So, aside from the nasty boss encounters, looping world design and risk-fraught levelling system, one may ask what Salt and Sanctuary does to carve out its own identity. Unfortunately, not much. One rather interesting idea is the ‘Tree of Skill’ which acts as a large, interconnected skill tree not unlike Final Fantasy X’s Sphere Grid, which lets you spec your character to your exact tastes. Another is the addition of offerings, which allow you to summon NPCs to shrines to unlock features like fast travel, co-op, and a shop. The main issue, however, is that Salt and Sanctuary fails to introduce any notable ideas to the 'Soulslike' formula, other than adapting it to a 2D plane, which means that it can only at best be viewed as equal to its inspiration.

The problem with this is that the quality of the gameplay, map and enemy design and story just isn’t quite there, meaning that there’s a running sense of inferiority to the experience. Salt and Sanctuary feels like what would happen if you broke down Dark Souls in detail to a talented designer who had never played it and then asked them to create a 2D action game based on your descriptions; all the necessary elements are there, but they never come together in a meaningful way to make this an experience greater than the sum of its parts.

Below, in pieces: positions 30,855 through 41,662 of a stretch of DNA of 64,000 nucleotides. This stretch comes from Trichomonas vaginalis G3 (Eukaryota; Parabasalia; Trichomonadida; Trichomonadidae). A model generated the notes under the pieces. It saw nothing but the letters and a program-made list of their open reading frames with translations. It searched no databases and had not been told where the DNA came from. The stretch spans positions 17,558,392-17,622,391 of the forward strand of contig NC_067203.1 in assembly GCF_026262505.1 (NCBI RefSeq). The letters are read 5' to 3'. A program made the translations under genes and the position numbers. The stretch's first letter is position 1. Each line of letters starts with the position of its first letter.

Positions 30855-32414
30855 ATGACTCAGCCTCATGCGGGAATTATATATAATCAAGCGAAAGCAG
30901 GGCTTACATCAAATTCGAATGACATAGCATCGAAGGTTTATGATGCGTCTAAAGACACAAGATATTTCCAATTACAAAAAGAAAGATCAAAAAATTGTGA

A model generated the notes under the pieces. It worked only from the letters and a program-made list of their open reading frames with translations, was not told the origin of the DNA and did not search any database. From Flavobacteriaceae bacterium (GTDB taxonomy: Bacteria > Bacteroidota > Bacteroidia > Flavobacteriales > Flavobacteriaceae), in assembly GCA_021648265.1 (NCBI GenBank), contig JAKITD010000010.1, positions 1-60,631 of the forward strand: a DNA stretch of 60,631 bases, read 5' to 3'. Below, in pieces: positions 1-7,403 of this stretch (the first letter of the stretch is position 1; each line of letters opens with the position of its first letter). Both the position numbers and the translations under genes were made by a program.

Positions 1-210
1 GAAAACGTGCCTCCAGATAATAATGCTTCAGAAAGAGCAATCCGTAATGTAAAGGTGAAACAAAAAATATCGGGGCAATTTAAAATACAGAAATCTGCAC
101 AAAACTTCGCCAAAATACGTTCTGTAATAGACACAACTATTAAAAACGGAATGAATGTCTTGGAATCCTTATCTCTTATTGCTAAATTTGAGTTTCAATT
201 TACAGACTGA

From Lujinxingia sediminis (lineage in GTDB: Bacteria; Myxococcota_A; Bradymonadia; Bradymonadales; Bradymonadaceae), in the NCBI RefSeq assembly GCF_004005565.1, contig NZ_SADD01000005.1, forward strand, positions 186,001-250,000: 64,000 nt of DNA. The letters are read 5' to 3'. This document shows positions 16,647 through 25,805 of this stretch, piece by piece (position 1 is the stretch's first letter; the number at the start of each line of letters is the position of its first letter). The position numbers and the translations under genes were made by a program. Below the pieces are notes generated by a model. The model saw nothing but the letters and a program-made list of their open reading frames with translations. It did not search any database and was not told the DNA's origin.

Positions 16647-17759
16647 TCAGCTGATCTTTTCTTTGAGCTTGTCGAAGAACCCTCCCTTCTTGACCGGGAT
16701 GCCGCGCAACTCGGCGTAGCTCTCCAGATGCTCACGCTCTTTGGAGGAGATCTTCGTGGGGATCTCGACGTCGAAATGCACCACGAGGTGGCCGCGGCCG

Conclusion

All told, Salt and Sanctuary is just about what you’d expect it to be: it’s more or less a 2D Dark Souls, but with a little more emphasis on less. Salt and Sanctuary does an admirable job of hitting all the right beats that it needs to provide a challenging and fun action adventure that will no doubt provide a solid bang for your buck, but it doesn’t do a whole lot to stand on its own two legs; this is a game that can only thrive on the scraps generated by the overwhelming popularity of a much better game series. We’d give this one a recommendation to any Dark Souls fans - this is a decent way of capturing that game’s spirit - but those who’ve never been interested won’t find much new here to entice them.